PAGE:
By Makereta Komai, Climate Change Pasifika in
04 June 2010, Bonn, Germany --- Climate change negotiators face a tough week ahead as they move into final gear and prepare for an outcome that many Parties are describing as ‘workable.’
An issue that needs to be fully addressed by negotiators is the definition of ‘vulnerable’ countries.
This is important because priority for any funding mechanism for adaptation will be given to ‘particularly’ vulnerable developing countries.
Climate change adviser for the Secretariat of the Pacific Regional Environment Programme (SPREP) said since most of the Pacific Island Countries fall into that category, there is strong push from Pacific negotiators here in Bonn to maintain the definition from the Bali Plan of Action (BPoA).
“The preference is to stick to the language from Bali that says priority be given to least developed countries (LDCs) and Small Island Developing States (SIDS) and some countries in Africa that suffer from droughts and desertification.
“Limiting it to that definition will allow the Financial Board, or whatever form it will be, enough guidance to have some rules of procedure much like the Adaptation Fund, said Ronneberg.
But the current LCA text has proposed to also include ‘other vulnerable developing states with coastal areas, tropical and mountainous glaciers and fragile economies.’
“We have one more week to work through these things and we are fairly confident we will make some progress. We will just have to see, as it stands right now, we are making progress.
WWF International and local NGO, German Watch released a report analysing the state of play at the
negotiations, supporting the Pacific’s push to stick to the Bali Plan of Action definition. Bonn
“The Copenhagen Accord definition is almost the same as the BPoA definition – it defines vulnerable states as least LDCs, SIDS and all of
Africa. Some of those countries, in particular from Latin America, who will have to face severe climate change impacts, have reasonable concerns since they do not fall under the BPoA/Accord definition.
“What is currently lacking is a more substantial debate of what such a prioritisation of vulnerable countries to receive adaptation support would actually mean, and if it would result in an exclusion of those countries who do not belong to this group, which in principle should be condemned as inappropriate, according to the joint report.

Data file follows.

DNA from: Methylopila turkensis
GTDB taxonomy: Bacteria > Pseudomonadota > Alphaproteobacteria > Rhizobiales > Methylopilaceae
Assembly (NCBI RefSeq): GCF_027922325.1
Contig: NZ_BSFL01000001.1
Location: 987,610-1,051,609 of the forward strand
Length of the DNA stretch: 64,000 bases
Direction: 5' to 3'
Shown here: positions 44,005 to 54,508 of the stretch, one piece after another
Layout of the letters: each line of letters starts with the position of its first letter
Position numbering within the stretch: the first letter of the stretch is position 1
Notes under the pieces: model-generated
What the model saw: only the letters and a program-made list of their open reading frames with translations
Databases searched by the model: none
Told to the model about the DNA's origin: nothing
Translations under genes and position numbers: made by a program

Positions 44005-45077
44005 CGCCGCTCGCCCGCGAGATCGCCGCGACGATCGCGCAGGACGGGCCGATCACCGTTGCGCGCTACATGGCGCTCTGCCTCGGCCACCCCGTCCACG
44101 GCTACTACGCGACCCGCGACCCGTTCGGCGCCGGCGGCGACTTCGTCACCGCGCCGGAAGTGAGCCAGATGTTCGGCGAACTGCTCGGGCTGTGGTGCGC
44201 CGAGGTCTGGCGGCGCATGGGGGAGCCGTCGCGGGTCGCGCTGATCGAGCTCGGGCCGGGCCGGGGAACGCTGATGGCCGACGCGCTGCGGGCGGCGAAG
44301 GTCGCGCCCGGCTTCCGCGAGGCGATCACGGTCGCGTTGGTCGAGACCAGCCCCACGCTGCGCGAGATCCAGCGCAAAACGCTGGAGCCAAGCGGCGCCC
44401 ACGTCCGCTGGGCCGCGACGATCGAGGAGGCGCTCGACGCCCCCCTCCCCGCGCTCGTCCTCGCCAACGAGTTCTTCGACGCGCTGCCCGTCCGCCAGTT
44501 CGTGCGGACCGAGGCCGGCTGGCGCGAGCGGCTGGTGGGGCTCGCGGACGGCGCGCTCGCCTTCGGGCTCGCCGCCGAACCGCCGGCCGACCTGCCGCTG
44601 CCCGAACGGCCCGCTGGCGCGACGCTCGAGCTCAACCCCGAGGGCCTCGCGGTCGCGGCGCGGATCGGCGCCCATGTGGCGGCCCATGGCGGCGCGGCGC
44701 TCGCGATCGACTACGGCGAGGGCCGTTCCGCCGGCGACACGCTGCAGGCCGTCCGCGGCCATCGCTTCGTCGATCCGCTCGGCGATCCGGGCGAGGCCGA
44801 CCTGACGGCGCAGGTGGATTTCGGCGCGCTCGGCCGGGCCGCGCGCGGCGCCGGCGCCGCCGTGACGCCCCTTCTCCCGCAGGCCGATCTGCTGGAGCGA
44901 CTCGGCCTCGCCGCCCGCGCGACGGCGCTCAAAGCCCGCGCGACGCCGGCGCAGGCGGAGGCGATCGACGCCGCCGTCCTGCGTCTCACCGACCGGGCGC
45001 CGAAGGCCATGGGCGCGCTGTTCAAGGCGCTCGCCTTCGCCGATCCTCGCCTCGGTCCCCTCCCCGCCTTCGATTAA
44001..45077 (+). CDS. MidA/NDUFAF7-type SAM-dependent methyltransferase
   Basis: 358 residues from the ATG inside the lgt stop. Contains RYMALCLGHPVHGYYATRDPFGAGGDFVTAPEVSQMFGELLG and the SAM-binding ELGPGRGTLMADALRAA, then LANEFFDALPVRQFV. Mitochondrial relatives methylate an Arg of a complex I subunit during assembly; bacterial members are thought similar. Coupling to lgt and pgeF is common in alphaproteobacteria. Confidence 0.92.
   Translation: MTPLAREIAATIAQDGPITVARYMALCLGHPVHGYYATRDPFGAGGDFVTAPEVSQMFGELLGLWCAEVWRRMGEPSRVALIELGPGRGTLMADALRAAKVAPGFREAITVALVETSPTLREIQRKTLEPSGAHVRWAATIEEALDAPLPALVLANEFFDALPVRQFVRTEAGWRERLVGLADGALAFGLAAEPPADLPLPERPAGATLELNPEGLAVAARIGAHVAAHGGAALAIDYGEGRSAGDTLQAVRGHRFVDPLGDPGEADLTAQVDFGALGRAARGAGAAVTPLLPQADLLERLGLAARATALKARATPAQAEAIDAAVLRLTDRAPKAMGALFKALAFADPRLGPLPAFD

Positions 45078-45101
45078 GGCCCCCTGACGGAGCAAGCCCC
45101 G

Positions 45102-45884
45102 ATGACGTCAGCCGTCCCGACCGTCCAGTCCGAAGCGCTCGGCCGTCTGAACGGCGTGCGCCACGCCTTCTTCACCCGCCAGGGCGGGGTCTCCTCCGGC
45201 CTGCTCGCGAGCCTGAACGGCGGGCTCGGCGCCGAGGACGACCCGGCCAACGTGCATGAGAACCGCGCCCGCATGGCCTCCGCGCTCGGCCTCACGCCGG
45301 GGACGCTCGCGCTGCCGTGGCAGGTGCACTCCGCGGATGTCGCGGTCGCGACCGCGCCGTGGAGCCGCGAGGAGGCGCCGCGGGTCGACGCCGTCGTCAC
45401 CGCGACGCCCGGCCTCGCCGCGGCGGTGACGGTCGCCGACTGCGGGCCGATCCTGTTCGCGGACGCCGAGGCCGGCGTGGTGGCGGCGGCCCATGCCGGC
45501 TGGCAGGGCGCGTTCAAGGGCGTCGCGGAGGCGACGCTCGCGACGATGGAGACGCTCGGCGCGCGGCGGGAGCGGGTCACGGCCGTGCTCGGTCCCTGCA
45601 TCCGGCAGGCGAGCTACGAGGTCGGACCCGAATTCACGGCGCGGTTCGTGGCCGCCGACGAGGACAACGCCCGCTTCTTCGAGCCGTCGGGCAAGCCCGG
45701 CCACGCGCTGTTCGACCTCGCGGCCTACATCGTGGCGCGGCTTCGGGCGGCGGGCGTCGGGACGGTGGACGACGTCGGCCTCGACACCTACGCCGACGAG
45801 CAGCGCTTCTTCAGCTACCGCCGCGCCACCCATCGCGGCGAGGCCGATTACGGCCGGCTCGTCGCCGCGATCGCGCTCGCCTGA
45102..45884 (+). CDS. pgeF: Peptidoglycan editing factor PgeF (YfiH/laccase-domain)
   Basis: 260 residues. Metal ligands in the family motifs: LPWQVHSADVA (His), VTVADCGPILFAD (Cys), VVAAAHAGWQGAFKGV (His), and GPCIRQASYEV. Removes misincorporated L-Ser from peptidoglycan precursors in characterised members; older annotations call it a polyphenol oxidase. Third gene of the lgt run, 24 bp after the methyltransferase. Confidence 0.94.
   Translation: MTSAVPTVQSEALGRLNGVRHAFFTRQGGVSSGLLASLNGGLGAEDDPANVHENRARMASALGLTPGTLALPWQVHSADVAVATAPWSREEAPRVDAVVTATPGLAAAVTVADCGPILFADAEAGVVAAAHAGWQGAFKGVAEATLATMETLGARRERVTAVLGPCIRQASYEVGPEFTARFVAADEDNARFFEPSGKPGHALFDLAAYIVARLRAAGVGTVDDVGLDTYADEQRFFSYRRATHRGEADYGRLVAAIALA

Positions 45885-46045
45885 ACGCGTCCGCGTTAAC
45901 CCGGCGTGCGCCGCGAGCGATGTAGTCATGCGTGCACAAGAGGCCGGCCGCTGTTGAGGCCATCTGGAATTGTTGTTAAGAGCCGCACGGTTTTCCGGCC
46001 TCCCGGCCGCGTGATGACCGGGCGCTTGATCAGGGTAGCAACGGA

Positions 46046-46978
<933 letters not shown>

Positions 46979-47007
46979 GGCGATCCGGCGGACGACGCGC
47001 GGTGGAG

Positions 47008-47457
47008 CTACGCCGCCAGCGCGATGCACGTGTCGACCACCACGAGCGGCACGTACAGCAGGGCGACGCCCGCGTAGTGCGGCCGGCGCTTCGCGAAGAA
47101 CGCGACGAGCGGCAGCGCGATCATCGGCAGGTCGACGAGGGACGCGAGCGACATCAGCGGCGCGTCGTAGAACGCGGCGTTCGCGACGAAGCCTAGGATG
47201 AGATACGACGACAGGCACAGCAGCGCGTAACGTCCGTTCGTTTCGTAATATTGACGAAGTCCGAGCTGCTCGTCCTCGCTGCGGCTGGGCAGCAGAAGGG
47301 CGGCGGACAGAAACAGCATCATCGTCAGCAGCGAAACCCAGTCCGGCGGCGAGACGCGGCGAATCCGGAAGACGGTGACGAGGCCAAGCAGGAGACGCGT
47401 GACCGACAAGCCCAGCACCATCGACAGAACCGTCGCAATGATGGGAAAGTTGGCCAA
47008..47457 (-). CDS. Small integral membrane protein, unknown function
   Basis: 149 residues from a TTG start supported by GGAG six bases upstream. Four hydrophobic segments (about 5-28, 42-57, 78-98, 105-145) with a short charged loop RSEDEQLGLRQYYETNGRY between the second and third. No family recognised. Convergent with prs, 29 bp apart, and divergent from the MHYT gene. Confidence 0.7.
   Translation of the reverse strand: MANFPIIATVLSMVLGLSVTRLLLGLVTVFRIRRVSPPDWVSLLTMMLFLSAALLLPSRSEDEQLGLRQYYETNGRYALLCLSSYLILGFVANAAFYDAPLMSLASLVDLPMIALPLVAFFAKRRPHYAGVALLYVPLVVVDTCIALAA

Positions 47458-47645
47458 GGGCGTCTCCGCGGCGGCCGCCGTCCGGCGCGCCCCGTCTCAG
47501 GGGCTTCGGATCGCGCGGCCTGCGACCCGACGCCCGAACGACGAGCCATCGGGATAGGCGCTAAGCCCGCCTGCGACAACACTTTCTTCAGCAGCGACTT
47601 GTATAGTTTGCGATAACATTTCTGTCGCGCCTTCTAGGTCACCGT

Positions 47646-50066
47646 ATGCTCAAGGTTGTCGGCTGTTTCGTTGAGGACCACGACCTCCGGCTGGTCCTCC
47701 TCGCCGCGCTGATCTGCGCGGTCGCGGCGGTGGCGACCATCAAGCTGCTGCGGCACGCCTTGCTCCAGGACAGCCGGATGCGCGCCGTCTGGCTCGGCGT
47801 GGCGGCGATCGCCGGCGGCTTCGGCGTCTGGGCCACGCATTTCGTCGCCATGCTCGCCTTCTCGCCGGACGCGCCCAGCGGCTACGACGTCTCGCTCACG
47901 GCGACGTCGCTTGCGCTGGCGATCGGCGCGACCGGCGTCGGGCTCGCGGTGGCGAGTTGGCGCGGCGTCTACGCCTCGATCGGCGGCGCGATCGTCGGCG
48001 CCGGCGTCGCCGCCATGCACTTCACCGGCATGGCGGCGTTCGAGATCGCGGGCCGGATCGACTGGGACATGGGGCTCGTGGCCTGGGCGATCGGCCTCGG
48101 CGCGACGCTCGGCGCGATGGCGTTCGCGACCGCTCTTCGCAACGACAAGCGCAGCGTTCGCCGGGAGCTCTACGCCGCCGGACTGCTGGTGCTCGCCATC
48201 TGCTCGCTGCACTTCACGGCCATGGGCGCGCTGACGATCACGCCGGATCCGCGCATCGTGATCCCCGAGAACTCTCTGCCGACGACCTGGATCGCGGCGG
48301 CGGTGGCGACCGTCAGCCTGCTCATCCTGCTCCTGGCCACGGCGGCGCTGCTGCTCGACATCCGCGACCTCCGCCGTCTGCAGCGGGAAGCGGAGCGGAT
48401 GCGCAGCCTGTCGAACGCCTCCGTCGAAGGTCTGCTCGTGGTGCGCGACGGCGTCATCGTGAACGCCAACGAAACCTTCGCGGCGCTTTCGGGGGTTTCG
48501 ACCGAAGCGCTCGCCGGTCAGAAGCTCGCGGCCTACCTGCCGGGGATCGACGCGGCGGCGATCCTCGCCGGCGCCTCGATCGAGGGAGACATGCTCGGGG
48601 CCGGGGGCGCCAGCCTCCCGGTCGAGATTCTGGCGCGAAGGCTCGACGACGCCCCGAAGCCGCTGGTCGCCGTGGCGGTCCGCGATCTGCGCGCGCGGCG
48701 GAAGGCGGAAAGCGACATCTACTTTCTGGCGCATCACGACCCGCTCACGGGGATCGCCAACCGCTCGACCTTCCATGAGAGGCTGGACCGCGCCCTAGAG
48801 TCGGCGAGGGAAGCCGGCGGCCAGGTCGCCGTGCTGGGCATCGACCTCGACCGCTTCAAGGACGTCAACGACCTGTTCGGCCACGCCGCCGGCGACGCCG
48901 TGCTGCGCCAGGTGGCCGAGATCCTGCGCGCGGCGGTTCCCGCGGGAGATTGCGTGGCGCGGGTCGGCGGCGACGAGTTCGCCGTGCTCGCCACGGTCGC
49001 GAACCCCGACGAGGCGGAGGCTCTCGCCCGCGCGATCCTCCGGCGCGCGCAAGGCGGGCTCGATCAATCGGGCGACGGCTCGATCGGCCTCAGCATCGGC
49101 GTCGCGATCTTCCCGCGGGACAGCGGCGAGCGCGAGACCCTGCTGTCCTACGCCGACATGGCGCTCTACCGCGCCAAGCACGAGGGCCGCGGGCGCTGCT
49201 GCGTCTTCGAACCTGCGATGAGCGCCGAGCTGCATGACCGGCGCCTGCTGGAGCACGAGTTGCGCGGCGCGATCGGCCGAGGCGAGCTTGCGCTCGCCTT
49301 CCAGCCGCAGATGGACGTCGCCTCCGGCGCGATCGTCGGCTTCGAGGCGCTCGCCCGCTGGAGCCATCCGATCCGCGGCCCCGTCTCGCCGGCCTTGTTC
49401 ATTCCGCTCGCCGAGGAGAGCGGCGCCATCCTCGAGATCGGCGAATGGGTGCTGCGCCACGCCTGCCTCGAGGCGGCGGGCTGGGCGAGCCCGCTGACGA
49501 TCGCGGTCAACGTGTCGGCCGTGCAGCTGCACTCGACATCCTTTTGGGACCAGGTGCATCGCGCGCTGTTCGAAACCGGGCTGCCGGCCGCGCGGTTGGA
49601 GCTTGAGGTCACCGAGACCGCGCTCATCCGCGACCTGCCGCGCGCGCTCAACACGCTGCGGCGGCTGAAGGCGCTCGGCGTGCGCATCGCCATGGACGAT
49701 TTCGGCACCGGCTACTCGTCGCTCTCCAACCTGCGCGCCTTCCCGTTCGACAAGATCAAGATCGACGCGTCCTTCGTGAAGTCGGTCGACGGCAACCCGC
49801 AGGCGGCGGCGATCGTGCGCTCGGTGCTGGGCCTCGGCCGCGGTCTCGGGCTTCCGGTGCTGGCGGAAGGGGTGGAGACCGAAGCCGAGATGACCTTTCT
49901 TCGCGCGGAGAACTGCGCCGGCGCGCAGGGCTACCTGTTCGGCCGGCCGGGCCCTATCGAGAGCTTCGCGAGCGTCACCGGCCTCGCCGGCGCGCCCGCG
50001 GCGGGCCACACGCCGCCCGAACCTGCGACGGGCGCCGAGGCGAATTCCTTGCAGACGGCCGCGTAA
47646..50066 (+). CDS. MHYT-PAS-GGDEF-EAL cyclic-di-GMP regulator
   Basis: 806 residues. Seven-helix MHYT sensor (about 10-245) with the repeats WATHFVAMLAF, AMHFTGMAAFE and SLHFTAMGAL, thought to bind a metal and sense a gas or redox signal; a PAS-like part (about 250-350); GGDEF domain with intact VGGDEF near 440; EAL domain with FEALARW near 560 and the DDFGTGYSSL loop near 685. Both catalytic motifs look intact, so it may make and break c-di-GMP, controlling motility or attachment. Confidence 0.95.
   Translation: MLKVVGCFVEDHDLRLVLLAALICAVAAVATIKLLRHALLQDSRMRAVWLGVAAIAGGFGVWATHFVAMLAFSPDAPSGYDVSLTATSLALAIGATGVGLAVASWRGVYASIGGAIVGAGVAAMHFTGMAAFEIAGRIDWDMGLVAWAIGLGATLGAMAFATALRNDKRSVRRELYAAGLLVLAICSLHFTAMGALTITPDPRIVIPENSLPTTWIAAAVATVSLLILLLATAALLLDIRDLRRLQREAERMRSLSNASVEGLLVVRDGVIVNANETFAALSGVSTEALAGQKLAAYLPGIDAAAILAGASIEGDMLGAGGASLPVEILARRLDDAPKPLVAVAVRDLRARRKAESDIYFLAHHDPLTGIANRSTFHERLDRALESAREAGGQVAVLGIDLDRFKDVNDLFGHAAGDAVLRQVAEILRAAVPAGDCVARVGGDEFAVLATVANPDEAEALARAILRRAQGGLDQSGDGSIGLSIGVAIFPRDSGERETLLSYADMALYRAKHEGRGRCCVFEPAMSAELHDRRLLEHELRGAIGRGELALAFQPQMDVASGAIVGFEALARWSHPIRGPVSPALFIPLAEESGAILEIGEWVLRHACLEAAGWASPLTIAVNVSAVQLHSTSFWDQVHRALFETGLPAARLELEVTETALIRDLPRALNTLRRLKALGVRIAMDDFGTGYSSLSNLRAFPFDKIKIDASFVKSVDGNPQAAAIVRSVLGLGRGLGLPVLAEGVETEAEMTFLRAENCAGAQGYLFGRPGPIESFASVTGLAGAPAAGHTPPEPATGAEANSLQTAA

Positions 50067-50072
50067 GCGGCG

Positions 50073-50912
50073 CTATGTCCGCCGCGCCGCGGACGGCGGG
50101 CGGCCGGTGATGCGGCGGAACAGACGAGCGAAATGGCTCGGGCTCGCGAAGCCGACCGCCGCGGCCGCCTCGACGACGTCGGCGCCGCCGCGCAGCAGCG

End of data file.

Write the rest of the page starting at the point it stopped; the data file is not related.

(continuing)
“The only concrete proposal in this regard was that 70 percent of adaptation finance should be reserved for LDCs. It would not mean a total exclusion of other countries from adaptation finance.
Since there has not been agreement on this matter in the AWG-LCA text yet, the Accord language being rather supportive of the BAP definition may provide
Meanwhile, on the Adaptation Fund, Ronneberg said the Pacific wants to take adaptation to the next level – to start to access funds and go into implementing stage.
“Countries are now in a position to work on their national implementing agency and ready to put forward their projects.
“SPREP is going to be working with the region to ensure that all forum governments register their national implementing entities, it’s likely that SPREP will register as a regional entity to assist countries that need help with their proposals.
“The Adaptation Fund, which was only approved in
in 2008, has just started and looking at the paper work, it appears simplified and more accessible, said Ronneberg. Poznan
Ms Komai will be covering the Bonn Climate Change negotiations from 31 May – 11 June 2010, thanks to support from Secretariat of the Pacific Regional Environment Programme (SPREP) and the World Wide Fund for Nature (WWF). She will provide daily coverage of the negotiations via PACNEWS and the SPREP website www.sprep.org, the climate pasifika blogspot, http://climatepasifika.blogspot.com and the PINA Green page http://green.pina.com.fj/